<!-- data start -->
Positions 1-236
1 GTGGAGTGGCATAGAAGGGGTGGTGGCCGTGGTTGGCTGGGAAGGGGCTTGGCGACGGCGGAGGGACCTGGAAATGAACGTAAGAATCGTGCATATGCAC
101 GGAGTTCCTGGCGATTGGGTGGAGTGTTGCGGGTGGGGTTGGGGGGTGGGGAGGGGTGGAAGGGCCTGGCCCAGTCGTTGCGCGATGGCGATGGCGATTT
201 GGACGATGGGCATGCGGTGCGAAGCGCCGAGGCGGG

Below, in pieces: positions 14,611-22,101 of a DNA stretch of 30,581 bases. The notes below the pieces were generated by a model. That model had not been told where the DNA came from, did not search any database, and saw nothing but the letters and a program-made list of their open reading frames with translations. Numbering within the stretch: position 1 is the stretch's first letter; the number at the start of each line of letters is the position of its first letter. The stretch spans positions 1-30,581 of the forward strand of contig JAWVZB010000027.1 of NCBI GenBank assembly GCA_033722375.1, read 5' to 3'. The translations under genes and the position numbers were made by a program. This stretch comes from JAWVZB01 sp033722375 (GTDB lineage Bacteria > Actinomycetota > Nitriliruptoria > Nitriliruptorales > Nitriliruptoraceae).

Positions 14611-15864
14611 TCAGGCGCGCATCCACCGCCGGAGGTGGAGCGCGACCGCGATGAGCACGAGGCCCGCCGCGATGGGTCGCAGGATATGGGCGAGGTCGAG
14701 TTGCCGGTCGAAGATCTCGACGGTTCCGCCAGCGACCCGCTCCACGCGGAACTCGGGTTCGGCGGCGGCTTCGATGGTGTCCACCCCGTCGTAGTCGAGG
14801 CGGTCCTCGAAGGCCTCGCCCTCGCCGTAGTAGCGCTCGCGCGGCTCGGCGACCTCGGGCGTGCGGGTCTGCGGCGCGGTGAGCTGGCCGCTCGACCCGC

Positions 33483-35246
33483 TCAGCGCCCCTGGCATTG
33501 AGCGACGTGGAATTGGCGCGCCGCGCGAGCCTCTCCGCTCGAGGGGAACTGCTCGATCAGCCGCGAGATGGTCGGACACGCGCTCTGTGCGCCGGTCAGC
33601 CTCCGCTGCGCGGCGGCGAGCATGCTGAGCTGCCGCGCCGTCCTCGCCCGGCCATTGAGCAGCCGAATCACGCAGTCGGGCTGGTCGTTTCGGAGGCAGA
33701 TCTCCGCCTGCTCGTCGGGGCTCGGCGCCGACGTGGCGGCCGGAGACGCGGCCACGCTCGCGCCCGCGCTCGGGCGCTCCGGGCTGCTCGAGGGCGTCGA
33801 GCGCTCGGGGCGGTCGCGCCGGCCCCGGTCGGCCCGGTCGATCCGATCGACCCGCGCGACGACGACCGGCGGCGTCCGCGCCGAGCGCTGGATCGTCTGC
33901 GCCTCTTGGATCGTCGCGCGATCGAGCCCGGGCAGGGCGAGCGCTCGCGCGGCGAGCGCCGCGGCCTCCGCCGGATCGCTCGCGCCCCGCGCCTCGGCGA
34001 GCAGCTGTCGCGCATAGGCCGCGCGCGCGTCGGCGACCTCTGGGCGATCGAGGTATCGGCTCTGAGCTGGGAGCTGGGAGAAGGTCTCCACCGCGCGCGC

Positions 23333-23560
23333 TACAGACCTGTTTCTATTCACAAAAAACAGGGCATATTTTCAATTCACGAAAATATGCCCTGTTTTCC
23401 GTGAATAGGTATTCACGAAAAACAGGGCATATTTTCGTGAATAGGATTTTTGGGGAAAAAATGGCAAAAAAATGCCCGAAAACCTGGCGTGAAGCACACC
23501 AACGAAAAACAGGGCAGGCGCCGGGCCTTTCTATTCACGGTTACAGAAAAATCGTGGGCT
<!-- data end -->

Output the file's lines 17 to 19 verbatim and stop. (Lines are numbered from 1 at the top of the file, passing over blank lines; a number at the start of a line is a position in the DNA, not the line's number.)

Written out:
34001 GCAGCTGTCGCGCATAGGCCGCGCGCGCGTCGGCGACCTCTGGGCGATCGAGGTATCGGCTCTGAGCTGGGAGCTGGGAGAAGGTCTCCACCGCGCGCGC

Positions 23333-23560
23333 TACAGACCTGTTTCTATTCACAAAAAACAGGGCATATTTTCAATTCACGAAAATATGCCCTGTTTTCC